Toldot (Genesis 25:19-28:9) Renewing The Generational Well

Toldot is a fascinating portion. It has the famous story of the birth of Esau and Jacob, the birthright and the blessing (27) and the repetition of many themes that we find in Genesis, for example sibling issues, infertility , the so-called wife-sister motif and internal family issues, The commentaries delight in trying to deal with the myriad of challenges. Yet, as I looked at this passage this year, I could not help but think of the issue of legacy. The twins compete for dad’s favor and his blessing, we search for the true Isaac and the passage ends with Joseph being sent to Haran to secure a wife as his parents do not wish him to marry outside of the tribe. In the midst of all the turmoil is the theme of the future.

For many Boomers, this is a strange time. We are gettng very cosncious of our own aging, yet, feel well enough to be engaged in an active life. We are at a challenging time of trying to hold on to our roles, while at the same time seeing those roles changed and/or our place in those roles negotiated. The Isaac passages in Torah can be seen, I suggest, as symbolic of some of this. Look at 26:18. Isaac and Rebecca have gone to Gerar to escape another famine. As the story unfolds, Isaac comes to a wadi and “Isaac dug anew the water wells which had been dug in the days of his father Abraham…”. Now the well has a transitional meaning in Torah, something important always seems to happen at the well. After some negotiating issues, another well is dug, it brings water and God appears to Isaac renewing the promise of a future. I think that this story has meaning for us and our age.

It may be saying that at a certain point in life we come to see that the next  generation is called upon to re-dig the wells we dug. That each generation must re-vision and renew what we have done and do it in their way. We may, we Boomers, be reaching that moment now. We are no longer the largest generational cohort. Our legacy is now being transferred to our next generation and no matter what we say or do, that will not change. This is not a call to rest, rather it may be a call to support and mentor those who now begin to assume influence and power. It may reflect changing relationships within our own families. It will reflect the continuing tension between what we hold on to and what we must let go of. The frustration is that we cannot control the wells that the this next  generation will dig. We can hope we have taught them well, taught them values and beliefs that will sustain them and allow them to make sacred choices. We can be there to support and encourage, offer advice and lend a hand. But it is becoming their time and we hope and pray that what we have done will serve as a legacy of blessing.  L’dor va’dor (from generation to generation), the prayer we sing so often, now takes on new meaning for it is becoming very real.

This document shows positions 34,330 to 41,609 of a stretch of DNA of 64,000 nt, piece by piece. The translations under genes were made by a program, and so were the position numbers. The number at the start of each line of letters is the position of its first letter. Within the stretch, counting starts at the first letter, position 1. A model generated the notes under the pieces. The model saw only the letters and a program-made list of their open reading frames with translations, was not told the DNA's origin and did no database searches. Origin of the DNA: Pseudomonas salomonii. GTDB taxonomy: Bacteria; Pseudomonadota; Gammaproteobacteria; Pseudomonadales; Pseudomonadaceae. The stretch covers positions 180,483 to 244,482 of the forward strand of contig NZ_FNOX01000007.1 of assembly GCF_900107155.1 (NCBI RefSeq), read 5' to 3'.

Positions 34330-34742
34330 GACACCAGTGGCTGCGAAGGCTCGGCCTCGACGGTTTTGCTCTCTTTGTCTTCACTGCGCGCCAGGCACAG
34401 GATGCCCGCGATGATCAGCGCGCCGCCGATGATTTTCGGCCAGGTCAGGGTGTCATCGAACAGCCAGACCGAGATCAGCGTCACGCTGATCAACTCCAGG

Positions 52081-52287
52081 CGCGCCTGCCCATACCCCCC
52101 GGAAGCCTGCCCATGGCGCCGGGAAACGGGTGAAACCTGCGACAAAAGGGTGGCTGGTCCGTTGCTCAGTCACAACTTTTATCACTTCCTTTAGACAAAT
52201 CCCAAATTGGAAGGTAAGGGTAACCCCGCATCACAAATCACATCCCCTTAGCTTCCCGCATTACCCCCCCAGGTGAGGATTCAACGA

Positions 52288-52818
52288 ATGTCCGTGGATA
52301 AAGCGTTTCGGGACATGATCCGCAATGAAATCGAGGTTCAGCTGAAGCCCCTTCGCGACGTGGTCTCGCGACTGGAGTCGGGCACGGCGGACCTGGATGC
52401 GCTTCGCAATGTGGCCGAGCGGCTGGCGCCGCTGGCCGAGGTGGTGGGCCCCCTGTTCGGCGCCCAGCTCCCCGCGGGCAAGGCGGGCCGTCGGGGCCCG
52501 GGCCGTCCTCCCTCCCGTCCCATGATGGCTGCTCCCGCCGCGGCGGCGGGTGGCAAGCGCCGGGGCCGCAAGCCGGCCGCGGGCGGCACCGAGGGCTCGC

Shabbat shalom

Rabbi Richard F Address

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